“Plant construction is now well advanced and initial mining for [continue reading]

source: allAfrica

Business Day (Johannesburg)
COLUMN
5 November 2007
Posted to the web 5 November 2007

Johannesburg

BOTSWANA, Africa’s oldest multiparty democracy, is one of the most politically and economically stable countries on the continent. Marja Tuit spoke to Motlhagodi Molomo, the newly appointed high commissioner of Botswana to SA.

In the Mo Ibrahim Index of African governance Botswana scores third highest behind Mauritius and Seychelles, and ahead of SA. To what would you attribute this achievement?

Batswana practiced participatory democracy long before the introduction of post-independence institutions such as a legislature, executive, judiciary, political parties and multiparty elections. Participatory democracy was practiced through the Kgotla system, where adult members of the community had the right to have a say in community affairs.

Lt-Gen Ian Seretse Khama, who is set to succeed Festus Mogae as president next year, is unlikely to [continue reading]

source: ZimNews
author/source:Mail & Guardian (SA)
published:Sat 3-Nov-2007
posted on this site:Mon 5-Nov-2007

Zimbabwe’s ruling Zanu PF party and the opposition MDC were the “closest they have been” to reaching an agreement over key sections of a new constitution this week, but rowed over Western sanctions and presidential term limits. Officials on both sides involved in the talks, mediated by President Thabo Mbeki, report that they have agreed to a set of reforms, further to electoral changes agreed in September, which would form the basis for a new constitution by next year. “This is the closest we have ever been since the talks began [in April],” one senior Zimbabwe government official said. “The talks have in fact gone on a lot smoother and faster than initially envisaged. But there is some work to be done yet.”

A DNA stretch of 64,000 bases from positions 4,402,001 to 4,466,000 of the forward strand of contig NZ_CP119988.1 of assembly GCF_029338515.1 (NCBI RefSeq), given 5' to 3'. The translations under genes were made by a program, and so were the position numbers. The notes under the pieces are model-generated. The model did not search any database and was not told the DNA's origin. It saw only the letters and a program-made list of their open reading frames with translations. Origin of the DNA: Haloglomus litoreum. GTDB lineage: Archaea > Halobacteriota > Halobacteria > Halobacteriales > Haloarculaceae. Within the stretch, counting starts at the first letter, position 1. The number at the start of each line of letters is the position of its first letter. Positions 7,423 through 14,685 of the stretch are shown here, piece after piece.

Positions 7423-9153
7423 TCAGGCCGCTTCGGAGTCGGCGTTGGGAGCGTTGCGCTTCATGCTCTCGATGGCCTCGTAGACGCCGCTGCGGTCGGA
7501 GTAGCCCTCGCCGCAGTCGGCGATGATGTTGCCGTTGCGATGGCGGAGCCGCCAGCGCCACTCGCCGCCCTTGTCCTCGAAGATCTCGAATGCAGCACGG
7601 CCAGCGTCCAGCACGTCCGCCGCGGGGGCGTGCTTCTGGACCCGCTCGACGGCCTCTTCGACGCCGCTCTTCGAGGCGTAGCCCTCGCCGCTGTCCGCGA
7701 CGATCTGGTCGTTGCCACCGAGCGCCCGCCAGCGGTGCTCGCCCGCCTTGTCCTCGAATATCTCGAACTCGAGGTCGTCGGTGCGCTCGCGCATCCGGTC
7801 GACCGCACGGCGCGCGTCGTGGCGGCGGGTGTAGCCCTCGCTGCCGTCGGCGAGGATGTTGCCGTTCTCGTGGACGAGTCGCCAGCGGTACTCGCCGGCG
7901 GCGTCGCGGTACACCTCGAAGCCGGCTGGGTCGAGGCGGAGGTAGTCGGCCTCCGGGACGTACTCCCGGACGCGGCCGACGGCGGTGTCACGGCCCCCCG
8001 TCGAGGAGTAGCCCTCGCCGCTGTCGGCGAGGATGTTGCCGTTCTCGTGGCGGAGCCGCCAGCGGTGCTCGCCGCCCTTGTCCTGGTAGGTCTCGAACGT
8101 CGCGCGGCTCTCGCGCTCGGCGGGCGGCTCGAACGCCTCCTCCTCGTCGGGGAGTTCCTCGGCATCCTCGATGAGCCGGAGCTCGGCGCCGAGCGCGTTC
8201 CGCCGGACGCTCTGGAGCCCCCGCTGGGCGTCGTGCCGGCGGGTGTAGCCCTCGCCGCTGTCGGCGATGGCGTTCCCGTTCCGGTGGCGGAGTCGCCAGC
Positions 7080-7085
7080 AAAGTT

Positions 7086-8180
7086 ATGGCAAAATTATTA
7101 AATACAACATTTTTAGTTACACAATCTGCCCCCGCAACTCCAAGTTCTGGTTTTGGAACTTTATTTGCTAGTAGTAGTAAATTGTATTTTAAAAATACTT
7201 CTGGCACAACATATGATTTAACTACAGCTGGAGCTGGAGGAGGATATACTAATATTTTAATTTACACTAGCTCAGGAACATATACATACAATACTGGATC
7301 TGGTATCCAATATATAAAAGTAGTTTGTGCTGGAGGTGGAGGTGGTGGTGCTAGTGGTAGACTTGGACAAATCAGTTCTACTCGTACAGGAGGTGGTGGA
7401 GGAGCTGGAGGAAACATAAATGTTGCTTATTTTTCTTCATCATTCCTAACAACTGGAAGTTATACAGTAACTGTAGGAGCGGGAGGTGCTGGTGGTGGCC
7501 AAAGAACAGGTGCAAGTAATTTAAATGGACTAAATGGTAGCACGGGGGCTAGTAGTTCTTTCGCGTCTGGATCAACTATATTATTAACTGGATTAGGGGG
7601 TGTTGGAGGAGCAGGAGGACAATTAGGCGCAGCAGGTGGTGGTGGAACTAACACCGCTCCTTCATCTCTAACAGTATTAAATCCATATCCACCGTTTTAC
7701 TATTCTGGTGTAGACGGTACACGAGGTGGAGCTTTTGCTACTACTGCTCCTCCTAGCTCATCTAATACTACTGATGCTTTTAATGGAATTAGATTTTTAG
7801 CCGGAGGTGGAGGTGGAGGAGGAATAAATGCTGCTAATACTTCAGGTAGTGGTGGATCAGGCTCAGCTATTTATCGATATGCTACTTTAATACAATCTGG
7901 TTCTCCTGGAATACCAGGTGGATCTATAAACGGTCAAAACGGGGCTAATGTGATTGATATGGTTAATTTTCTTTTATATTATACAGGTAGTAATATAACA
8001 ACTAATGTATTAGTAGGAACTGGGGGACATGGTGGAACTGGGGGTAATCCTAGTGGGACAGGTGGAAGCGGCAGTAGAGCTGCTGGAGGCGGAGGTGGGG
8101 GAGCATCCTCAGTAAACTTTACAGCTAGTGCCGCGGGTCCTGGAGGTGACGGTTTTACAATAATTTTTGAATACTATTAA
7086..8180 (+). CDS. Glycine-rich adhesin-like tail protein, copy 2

Mbeki has been eager to help the two sides stitch up some sort of deal by the end of this month, allowing both parties to go into elections next March with [continue reading]

source: Mmegi
EDITOR

The past week was awash with news that the City Council bye-law officers have launched their fury upon hundreds of helpless vendors around Gaborone.

At a Gaborone West nightclub, vendors were chased around and locked up in cells by the G-West police. At the main mall, vendors had their equipment confiscated by the police.

In this edition, we report of an incident in which another vendor, a mechanic, who fixes cars from his home, was raided by the City bye-law enforcement officers for operating without a licence. It would seem the City Council has a problem in understanding what a street vendor is, in that in the case of food vendors, the council demands that the vendors should prepare their [continue reading]

source: source: SW Radio Africa
By Henry Makiwa
5 November 2007

Power failures have persisted across the country and have now spread from Harare to smaller towns, with many of the few remaining businesses being forced to shut down because of the outages.

Serious blackouts that have been experienced in Harare for the past two months have now extended to other urban centres where residents are receiving power for as little as two hours a day, if at all. This has forced some key essential service providers such as hospitals and banks to close, as they cannot function without power.

It’s reported that most clinics and hospitals, that are usually spared power cuts, have been running standby generators for over a week and are fast running out of fuel.

A Masvingo clergyman, Reverend Onismo Goronga, says even the church has been [continue reading]